But the problem
is much too deep and the abuses too vast to expect reformers, no matter how
well motivated, to make a decisive impact. Without legislation and a rebirth of
concern for individual (as opposed to fiscal) uplift, "the most cynical
observers expect that inequities, abuses, double standards, malpractices and
associated internecine warfare in athletic programs and organizations will
continue." The words are not SPORTS ILLUSTRATED'S, they are those of Pace
University's Ewald Nyquist in a report for the American Council on
discontinue them? Coaches, administrators and academicians are not in agreement
on any one method, but it would be accurate to say that a distillation of their
ideas leads to one sure conviction: that the standards have to be raised. That
they must be raised first with the colleges so that the effect will filter down
and a hard reality made to dawn: that if the athletes are not educated, they
will not be admitted, much less graduated.
Immediately, as a
first step, the 2.0 Rule for admitting student-athletes to college should be
abolished in favor of something a lot tougher. Toughening up the standards
would serve two immediate purposes: 1) it would put more pressure on the high
schools to prepare their athletes, and 2) it would cut down on the number of
non-students who are in college on a bye and are merely marking time in hopes
that there will be pro life after educational death.
But how tough do
you make the new standards? At present, the best alternative is the "triple
option," supported on the NCAA convention floor two years ago and endorsed
by the American Football Coaches Association. The "triple option" would
begin initially with a 2.25 grade-point-average requirement, instead of the
present 2.0. If a high school graduate didn't have that, he could qualify for a
scholarship by having either a combined verbal and math SAT score of 750 or a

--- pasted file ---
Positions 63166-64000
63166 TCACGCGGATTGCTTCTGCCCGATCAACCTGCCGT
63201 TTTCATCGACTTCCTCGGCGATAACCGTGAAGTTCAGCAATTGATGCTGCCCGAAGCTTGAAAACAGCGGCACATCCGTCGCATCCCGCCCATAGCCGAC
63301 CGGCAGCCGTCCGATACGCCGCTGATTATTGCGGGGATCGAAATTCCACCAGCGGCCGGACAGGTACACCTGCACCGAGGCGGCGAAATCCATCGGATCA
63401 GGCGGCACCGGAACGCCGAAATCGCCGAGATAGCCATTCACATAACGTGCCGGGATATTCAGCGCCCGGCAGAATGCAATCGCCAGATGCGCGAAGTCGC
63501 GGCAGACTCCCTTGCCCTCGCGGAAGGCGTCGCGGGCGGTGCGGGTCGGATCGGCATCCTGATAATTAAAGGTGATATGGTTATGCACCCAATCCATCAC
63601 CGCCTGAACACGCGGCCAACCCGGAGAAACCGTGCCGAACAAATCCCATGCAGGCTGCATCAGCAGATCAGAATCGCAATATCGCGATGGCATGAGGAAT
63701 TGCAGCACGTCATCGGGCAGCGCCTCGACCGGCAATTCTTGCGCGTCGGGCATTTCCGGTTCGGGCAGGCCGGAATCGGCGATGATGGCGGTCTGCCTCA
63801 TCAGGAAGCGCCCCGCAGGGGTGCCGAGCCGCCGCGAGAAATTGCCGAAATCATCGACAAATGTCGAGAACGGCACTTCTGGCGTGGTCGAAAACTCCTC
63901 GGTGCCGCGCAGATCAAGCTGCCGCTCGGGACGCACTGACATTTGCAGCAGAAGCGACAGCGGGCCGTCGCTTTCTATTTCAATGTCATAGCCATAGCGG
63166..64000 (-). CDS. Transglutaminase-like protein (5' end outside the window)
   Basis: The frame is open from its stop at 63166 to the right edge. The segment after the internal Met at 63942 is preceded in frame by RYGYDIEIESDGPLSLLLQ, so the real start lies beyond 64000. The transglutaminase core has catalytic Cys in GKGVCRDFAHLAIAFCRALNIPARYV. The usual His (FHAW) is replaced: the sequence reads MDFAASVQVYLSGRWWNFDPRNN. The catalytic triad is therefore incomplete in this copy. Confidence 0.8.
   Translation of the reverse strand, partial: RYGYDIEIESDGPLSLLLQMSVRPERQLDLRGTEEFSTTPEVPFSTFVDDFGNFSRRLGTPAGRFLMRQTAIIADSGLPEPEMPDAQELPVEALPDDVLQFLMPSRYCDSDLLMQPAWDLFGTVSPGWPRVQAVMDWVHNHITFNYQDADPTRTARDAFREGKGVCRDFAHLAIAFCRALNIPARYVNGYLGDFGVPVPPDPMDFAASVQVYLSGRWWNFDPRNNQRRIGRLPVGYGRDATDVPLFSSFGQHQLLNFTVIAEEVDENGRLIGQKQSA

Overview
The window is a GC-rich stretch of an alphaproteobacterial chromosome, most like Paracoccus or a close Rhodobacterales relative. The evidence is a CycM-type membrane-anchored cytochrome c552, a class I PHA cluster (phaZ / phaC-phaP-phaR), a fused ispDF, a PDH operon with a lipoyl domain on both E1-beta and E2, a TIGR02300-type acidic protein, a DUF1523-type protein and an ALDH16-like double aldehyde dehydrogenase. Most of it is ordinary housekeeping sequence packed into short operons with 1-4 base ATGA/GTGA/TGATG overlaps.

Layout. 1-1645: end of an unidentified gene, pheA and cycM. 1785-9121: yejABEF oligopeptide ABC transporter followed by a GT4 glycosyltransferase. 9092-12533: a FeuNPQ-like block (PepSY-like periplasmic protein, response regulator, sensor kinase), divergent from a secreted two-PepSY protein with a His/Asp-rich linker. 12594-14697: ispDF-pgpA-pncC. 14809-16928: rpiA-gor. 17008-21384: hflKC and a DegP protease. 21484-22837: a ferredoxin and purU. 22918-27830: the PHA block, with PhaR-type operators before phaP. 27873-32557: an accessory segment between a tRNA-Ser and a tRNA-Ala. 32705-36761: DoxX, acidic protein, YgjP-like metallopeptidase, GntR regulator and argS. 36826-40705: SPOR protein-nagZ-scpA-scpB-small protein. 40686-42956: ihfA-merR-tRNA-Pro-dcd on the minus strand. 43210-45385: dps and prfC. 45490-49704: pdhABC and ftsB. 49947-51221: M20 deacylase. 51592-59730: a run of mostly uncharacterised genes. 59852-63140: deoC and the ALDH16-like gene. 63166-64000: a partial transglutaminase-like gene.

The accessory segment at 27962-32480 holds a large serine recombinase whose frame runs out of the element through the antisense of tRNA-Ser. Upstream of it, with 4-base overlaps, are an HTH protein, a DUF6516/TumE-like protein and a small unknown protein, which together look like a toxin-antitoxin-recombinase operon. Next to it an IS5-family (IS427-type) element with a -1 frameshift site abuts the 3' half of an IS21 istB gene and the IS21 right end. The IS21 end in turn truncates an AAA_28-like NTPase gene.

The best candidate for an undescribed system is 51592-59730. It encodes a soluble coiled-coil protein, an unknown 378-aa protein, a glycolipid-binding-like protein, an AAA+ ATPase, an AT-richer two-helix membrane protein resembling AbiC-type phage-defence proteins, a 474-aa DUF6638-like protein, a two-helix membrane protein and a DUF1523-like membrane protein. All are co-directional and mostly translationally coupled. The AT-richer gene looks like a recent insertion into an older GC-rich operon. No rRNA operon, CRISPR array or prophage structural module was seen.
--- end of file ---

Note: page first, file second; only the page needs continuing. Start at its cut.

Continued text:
17 on the ACT.
standards are up, the following measures should be considered to increase the
student-athlete's chances of obtaining a meaningful education—and a degree. The
suggestions were culled from a large number of coaches and academicians, and
although they don't necessarily reflect the majority opinion, they do encompass
what seems to be the better thinking:
1) Postpone the
annual signing of high school seniors to athletic scholarships at least until
March to give coaches and college registrars a chance to review more
intensively grades, test scores, etc.
2) Funnel all
high school transcripts of scholarship athletes through a central agency at the
NCAA offices. If an incoming athlete is caught with an altered transcript,
permanently ban him from intercollegiate competition. If the college coach had
a hand in it, permanently ban him, too. If the high school is guilty, let the
local school board know about it—in no uncertain terms.
3) Make the
percentage of athletes enrolled through affirmative-action programs
proportionate to the percentage admitted by the school for the entire incoming
class, i.e., if the college has a "4% rule," permit only 4% of the
incoming scholarship athletes to be admitted under affirmative-action
provisions. If that is found to be too strict a formula, strike one agreeable
to the NCAA membership and force all members to comply.
freshman eligibility. An athlete needs his first year in college to become
acclimatized and to satisfy the deans that his classroom program is leading
toward a degree. Allow him to attend a pre-freshman-year summer session on
scholarship to take whatever remedial courses he might also need.
uniform NCAA-wide minimum guidelines for "normal progress," so that all
institutions are playing by the same rules. Establish a system for reviewing
and monitoring progress. Allow access to transcripts by an NCAA arbitrator if a
challenge is made by a rival school. If progress is not being made in
accordance with the guidelines, make the athlete ineligible for competition and
put the school on probation.